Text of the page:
The court therefore determines that the Essex "delay claim" is not covered, and did not require National Union to defend the Essex suit.
2. National Union Had No Duty To Defend Because No Wrongful Eviction Occurred
Wackenhut also asserts coverage for "personal injury," relating to both Essex's "ouster" and "delay" claims, on the basis of another policy section, which requires defense for:
The wrongful eviction from, wrongful entry into, or invasion of the right of private occupancy of a room, dwelling or premises that a person occupies by or on behalf of its owner, landlord or lessor.
(Policy, Sec.V.10.c.) Wackenhut claims that its alleged interference with Essex's government contract, by which Essex lost the right to conduct and be paid for training operations at the DOE facility, amounts to a wrongful eviction of Essex or a wrongful entry by Wackenhut.
Wrongful entry or wrongful eviction cases, however, generally involve something lacking in this case: either a defendant landlord who wrongfully evicts a plaintiff tenant or licensee; or a plaintiff who is an owner of real property, or holds a tenancy or easement in real property, who complains either of wrongful eviction by an owner or landlord, or wrongful entry by another in derogation of the plaintiff's ownership, tenancy, or easement.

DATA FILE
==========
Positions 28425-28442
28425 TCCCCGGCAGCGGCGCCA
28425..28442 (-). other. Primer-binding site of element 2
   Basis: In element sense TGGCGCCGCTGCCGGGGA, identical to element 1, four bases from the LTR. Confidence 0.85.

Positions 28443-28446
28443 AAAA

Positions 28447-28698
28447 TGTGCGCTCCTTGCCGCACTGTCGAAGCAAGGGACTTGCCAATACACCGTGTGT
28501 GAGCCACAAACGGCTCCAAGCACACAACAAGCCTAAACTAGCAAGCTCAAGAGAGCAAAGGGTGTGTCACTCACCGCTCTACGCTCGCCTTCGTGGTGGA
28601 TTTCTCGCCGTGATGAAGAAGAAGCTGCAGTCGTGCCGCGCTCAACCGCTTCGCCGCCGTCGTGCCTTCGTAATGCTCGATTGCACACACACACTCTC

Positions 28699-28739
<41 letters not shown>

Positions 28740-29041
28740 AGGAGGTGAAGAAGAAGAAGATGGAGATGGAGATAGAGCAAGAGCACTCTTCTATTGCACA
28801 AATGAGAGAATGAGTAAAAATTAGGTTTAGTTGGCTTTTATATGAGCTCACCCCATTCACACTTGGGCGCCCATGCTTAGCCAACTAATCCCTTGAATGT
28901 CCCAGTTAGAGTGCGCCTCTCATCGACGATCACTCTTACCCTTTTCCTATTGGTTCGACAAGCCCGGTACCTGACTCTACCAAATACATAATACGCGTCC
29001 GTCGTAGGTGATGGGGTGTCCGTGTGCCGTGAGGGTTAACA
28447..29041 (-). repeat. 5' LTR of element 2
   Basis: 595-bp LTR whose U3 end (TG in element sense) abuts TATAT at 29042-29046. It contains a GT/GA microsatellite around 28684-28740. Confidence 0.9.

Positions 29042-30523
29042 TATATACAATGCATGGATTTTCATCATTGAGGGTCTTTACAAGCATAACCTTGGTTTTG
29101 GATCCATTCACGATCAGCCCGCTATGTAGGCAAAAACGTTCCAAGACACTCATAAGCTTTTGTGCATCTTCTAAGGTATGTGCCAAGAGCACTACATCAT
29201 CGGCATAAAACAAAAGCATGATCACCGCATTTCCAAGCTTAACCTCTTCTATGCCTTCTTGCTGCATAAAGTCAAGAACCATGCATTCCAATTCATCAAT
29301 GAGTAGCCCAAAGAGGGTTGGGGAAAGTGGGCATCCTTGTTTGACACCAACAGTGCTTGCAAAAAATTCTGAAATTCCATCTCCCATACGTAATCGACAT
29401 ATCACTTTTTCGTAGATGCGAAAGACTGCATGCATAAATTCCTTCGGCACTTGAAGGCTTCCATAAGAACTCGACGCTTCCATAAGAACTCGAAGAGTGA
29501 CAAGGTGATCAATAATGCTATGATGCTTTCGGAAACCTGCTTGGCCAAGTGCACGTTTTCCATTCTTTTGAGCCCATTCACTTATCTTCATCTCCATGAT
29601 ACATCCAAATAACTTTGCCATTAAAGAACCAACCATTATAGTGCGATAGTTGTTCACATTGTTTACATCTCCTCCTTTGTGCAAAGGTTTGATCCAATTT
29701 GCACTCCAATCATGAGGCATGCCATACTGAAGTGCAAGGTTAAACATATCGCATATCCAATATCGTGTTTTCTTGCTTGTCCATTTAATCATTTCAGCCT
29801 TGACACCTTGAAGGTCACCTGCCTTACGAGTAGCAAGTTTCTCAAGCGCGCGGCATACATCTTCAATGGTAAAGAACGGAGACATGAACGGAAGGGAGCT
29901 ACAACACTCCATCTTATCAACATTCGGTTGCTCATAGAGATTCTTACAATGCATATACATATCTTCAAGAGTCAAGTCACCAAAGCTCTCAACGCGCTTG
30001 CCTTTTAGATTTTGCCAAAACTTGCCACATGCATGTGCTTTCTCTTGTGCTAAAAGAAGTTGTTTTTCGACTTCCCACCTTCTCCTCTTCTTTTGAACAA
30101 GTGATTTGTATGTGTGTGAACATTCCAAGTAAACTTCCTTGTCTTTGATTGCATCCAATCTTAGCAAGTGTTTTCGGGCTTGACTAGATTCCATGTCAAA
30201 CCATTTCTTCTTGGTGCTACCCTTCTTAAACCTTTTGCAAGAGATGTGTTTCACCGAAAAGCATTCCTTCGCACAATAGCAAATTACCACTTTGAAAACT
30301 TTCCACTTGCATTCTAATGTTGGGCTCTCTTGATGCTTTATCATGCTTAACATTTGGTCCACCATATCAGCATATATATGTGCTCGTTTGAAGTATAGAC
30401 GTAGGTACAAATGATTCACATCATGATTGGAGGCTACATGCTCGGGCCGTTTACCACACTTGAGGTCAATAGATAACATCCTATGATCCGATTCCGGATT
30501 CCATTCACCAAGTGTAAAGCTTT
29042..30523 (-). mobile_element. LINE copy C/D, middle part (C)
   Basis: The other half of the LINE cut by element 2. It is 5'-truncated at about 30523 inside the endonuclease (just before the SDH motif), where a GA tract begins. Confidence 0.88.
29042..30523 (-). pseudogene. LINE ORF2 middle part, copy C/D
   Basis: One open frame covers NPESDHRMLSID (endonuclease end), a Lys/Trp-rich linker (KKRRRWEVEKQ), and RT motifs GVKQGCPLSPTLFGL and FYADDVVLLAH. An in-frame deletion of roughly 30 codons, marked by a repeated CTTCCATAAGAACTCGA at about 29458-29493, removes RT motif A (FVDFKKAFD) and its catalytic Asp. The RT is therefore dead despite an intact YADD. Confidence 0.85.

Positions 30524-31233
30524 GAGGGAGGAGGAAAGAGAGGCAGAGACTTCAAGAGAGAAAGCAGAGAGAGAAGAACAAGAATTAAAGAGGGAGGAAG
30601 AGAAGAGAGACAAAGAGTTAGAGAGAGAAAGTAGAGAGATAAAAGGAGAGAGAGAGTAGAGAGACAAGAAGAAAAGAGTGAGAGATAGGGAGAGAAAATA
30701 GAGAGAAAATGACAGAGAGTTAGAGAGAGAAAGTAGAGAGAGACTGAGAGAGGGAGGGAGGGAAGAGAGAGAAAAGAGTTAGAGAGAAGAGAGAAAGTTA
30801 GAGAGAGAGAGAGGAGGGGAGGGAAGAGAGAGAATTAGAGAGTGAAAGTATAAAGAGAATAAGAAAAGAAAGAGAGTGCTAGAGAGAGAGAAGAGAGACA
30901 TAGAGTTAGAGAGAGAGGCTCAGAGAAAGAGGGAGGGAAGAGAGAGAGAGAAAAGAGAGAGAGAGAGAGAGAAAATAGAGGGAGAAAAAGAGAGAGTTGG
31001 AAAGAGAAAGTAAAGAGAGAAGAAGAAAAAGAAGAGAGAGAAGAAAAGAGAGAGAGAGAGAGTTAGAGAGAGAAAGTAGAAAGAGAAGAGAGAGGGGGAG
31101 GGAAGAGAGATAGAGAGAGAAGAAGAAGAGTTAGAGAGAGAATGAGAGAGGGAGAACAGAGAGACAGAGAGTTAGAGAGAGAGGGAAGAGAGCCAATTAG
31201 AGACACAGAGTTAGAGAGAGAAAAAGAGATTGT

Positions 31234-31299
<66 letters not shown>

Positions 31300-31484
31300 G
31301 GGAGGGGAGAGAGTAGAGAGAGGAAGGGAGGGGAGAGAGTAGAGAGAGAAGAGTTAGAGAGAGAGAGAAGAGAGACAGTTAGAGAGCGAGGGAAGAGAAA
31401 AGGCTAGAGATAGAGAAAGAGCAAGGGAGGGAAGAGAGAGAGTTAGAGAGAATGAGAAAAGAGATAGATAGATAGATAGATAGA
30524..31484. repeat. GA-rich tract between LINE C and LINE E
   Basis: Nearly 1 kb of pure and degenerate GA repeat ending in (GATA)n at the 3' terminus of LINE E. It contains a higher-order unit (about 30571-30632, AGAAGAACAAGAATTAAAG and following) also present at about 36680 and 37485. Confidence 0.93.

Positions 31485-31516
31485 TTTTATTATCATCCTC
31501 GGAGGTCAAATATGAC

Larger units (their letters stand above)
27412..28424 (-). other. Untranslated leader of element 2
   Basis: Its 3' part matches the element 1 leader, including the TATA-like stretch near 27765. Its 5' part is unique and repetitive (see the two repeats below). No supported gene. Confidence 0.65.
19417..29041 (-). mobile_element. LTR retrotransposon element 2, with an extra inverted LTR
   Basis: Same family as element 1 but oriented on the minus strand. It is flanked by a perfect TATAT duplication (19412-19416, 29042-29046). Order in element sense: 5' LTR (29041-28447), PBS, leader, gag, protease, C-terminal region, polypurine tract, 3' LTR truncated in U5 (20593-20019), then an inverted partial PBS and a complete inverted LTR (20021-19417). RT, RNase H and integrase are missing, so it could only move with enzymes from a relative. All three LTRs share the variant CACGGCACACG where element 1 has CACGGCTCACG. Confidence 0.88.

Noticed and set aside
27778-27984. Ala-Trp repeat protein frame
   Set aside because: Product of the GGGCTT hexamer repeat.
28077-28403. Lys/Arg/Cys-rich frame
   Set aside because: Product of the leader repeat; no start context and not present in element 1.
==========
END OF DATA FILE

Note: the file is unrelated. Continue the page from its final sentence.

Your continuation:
Essex never claimed to be a tenant of the Department of Energy. It neither alleged that it paid rent nor that it paid for an easement. It certainly did not allege that it owned the site where its DOE training contract was performed. The concepts of wrongful eviction and wrongful entry are irrelevant in the context of Essex's allegations. See City of Delray Beach v. Agricultural Ins. Co., 85 F.3d 1527, 1534 (11th Cir.1996) (noting that in Florida "invasion of the right of private occupancy means an offense tantamount to wrongful entry or eviction and requires an impingement upon possessory rights"). Because Essex never asserted possessory rights to (or a right of private occupancy of) the government facility where it did its training under the DOE contract, no rights to property could have been infringed. Thus, because the Court finds that the Essex complaint did not allege a wrongful eviction or wrongful entry, National Union did not owe a duty to defend Wackenhut on that ground.